Today I had an opportunity to compare Prime Minister Gyurcsány’s seven-point anti-corruption suggestions and the Fidesz’s eight points that they initially offered for referendum consideration. The differences say a lot about the two sides. So, let’s take a quick look at these points, side by side for easier comparison. The Gyurcsány suggestions are followed by an "A" after the number and those of the Fidesz by a "B."
(1A) To enact new, stricter laws concerning the financing of parties and their campaigns. (1B) To reduce the number of parliamentary members from 386 to 200.
(2A) To put an end to the ambiguous situation of the youth organizations of the different parties. (2B) To make public the tax returns of members of the government and members of parliament.
(3A) To make civic organizations completely free of political influence. (3B) To forbid any political ads in the press and in public places.
(4A) To accept the strictest law in Europe regarding conflict of interest. (4B) Not to raise the salaries of parliamentary members until the introduction of the euro.
(5A) To have universal, regular and compulsory examination of high-level civil servants’ personal wealth. (5B) To set the salaries of members of the government at the 2002 level.
(6A) To ban parliamentary members from holding any other positions. (This would restore the status quo prior to 1994.) (6B) To examine the personal wealth of members of the government and parliamentary members.
(7A) To make the salaries of members of parliament more transparent and verifiable. (7B) To make public all the incomes of members of parliament.
(8B)To have stricter laws regarding political ads, including that government organizations could not advertise.
Well, even without going into the details it is apparent that the Fidesz is much more interested in controlling and checking the government while saying practically nothing about campaign finances. In fact, they propose going as far as to reduce the salaries of ministers and undersecretaries to the level of 2002, which would mean halving their current salaries. Admittedly, they also want to freeze the salaries of the members of parliament until God knows when since we have no idea when Hungary will be able to fulfil the requirements for the introduction of the euro. Their current salary is so low that it is not at all surprising that they try somehow to increase it by not the most legal means. To keep the current situation until perhaps 2014 is merely to continue to encourage corruption. They don’t want to triple or quadruple the current level of budgetary support for the parties that would be necessary to curb the illegal gathering of money for the campaigns but rather would forbid the current practice of reaching the public through giant posters and advertising in the media. The Fidesz also doesn’t touch on the civic organizations and their affiliation with parties. Of course, this is not surprising because these "civic organizations" are mostly associatiated with the Fidesz. After all, it was Viktor Orbán whose brainchild to create a whole network of civic organizations that would be in place when "the call" comes. I jokingly call them the "civic cells," since they remind me of the old Bolshevik "party cells." The last demand, that government organizations couldn’t advertise, is just plum silly. Let’s take an example. European Union subsidies arrive in Hungary. The government must make their availability public somehow. Let’s say that the Ministry of Health is reorganizing healthcare in Hungary and the parliament approves a series of bills concerning the healthcare reforms. Somehow the government must inform the people of the new rules and regulations. And I could continue. As for their chief demand–I think that’s why they placed it at the head of their list–the Hungarian electoral law is very complicated. The parliament is a combination of seats won by individual candidates in their district and those won, on the basis of the overall popular vote, by the different parties. The current system was carefully hammered out on the basis of a 386-member parliament. There have been several subsequent attempts to come up with a solution that would be acceptable to all five parties, but no one has ever managed. The Fidesz insisted on the smallest parliament of 200 members that apparently wouldn’t be good for anyone else. Continuing on down their list, I assume everybody will notice that there is not a word about forbidding parliamentary members from having jobs in addition to their work in parliament and in their districts. Today I heard Olga Kálmán of ATV ask Péter Szijjártó about this missing item on the list. Szijjártó muttered something about the Fidesz’s intentions for immediate action on this question. That is, those members who are also mayors must choose at this very moment. This flies in the face of basic legal principles. The parliamentarians were elected for a four-year term under the old rules; you cannot say half way through: sorry, the rules have changed. It is certainly understandable why the Fidesz would like such a solution. At the moment by-elections would heavily favor them. And more than half of the current members have more than one job.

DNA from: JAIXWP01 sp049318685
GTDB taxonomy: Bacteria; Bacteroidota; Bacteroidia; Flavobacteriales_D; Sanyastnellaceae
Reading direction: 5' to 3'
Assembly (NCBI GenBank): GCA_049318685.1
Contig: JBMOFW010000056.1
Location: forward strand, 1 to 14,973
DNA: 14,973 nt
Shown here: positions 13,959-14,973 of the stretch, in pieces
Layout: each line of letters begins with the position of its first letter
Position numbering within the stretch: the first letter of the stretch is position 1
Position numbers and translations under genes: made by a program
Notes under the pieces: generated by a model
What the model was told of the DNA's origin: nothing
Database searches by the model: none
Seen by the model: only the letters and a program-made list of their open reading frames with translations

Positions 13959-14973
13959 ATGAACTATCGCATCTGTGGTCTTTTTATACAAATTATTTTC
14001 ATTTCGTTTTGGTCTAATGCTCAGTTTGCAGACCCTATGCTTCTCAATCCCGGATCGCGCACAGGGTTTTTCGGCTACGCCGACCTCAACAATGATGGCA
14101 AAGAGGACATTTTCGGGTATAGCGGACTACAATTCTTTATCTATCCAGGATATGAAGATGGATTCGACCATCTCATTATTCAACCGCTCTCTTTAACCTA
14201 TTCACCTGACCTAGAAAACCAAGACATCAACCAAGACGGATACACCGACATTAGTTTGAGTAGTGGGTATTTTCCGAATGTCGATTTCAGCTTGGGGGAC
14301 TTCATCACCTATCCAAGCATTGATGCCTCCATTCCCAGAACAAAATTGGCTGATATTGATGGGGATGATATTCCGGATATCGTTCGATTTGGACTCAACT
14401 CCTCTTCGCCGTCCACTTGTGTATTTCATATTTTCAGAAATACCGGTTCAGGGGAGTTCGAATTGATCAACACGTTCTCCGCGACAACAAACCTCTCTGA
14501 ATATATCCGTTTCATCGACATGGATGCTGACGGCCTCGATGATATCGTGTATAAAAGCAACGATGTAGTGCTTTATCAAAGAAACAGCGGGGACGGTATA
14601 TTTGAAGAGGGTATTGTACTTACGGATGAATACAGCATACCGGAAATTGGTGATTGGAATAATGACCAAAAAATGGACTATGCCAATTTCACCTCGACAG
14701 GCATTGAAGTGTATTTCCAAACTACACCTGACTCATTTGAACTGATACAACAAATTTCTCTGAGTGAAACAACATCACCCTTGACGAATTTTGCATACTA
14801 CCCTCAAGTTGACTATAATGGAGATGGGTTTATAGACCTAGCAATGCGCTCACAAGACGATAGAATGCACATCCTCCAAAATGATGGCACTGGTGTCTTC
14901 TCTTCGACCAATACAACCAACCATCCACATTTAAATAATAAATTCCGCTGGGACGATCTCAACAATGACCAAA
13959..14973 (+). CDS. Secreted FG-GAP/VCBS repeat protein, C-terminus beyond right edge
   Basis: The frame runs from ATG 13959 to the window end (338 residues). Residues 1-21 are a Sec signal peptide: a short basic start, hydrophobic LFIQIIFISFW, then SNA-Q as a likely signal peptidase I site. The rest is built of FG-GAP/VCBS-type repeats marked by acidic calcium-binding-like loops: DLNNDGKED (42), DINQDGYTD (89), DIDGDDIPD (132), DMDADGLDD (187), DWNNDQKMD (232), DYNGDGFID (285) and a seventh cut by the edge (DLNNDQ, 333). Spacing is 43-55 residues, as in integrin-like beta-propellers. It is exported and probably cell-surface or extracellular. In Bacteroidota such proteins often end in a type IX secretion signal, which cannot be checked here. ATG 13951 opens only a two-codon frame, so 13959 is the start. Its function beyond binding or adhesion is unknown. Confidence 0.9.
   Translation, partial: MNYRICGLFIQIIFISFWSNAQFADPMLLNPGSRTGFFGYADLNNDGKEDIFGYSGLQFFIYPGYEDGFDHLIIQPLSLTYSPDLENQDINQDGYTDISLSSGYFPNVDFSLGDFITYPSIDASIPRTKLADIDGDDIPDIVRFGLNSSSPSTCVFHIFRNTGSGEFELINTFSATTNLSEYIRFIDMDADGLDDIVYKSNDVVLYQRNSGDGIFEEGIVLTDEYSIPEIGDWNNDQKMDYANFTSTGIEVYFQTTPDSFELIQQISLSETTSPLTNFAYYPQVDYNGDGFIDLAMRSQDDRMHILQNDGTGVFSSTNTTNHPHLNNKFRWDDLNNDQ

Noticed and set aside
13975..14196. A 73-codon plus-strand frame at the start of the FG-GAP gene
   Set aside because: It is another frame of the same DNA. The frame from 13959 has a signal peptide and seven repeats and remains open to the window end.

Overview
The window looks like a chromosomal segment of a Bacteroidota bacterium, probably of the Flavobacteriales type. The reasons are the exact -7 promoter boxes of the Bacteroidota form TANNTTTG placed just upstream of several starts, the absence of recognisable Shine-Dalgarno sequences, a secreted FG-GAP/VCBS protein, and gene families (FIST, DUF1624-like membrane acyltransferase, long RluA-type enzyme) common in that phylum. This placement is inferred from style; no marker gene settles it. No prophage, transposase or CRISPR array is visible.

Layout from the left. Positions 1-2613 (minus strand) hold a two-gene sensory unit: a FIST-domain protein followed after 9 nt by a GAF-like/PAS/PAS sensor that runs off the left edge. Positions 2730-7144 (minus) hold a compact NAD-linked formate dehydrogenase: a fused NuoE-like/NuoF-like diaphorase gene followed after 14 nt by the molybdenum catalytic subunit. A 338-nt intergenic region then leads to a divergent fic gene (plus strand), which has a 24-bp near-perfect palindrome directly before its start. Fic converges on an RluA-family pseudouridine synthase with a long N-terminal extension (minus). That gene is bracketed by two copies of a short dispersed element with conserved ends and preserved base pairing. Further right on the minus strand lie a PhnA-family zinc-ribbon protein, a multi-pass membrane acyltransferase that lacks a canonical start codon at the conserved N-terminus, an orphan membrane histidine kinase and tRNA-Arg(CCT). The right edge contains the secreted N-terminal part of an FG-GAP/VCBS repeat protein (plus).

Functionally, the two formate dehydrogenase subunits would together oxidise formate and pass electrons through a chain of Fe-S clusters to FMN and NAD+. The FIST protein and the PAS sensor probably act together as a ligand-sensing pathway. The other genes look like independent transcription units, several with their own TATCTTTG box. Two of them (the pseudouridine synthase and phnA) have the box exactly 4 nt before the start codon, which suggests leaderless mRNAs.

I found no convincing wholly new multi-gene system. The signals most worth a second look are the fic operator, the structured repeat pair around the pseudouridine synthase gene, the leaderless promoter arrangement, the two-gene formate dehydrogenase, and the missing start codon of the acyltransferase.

However, in a way this latest brainchild of Orbán and Navracsics is already passé. After all, they have returned to the negotiating table because, yes, the prime minister’s blackmail worked. Now comes the SZDSZ whose recent politics are not to my liking. They don’t approve of Gyurcsány’s threat of a possible referendum on these very popular questions in case the Fidesz doesn’t play ball. One of their leaders, Gábor Fodor, minister for the environment, explained to Olga Kálmán tonight that these discussions belong in parliament and not at the ballot box. Kálmán very rightly pointed out that for years the parties have been discussing the financing of parties, a smaller parliament, campaign financing, and they don’t get anywhere. Doesn’t it make sense to tell them that if you don’t get somewhere with these vital questions then we will ask the people, who are tired of all these useless negotiations, to decide? Then comes an angelic smile on Fodor’s face (he specializes in angelic smiles!) as he explains that after all the five parties managed to agree on some kind of environmental question. To compare an environmental issue to party financing or to parliamentarians’ jobs is inane. The latter could deeply hurt the very people’s interests who are supposed to make the decisions. They could eliminate their own parliamentary seats, they could deprive themselves of a substantial portion of their own salaries, they could lose a great deal of influence in decision making on the local level. And one could continue. This is a very difficult proposition, and let’s hope that Gyurcsány managed to convince them that, in their own interest and in the long run, all these decisions must be made. (In the U.S. corporate world they would be offered a golden parachute–or, at least, decent severance pay. Perhaps there could be some incentive for Hungarian politicians as well, as long as it was transparent and met with public approval.)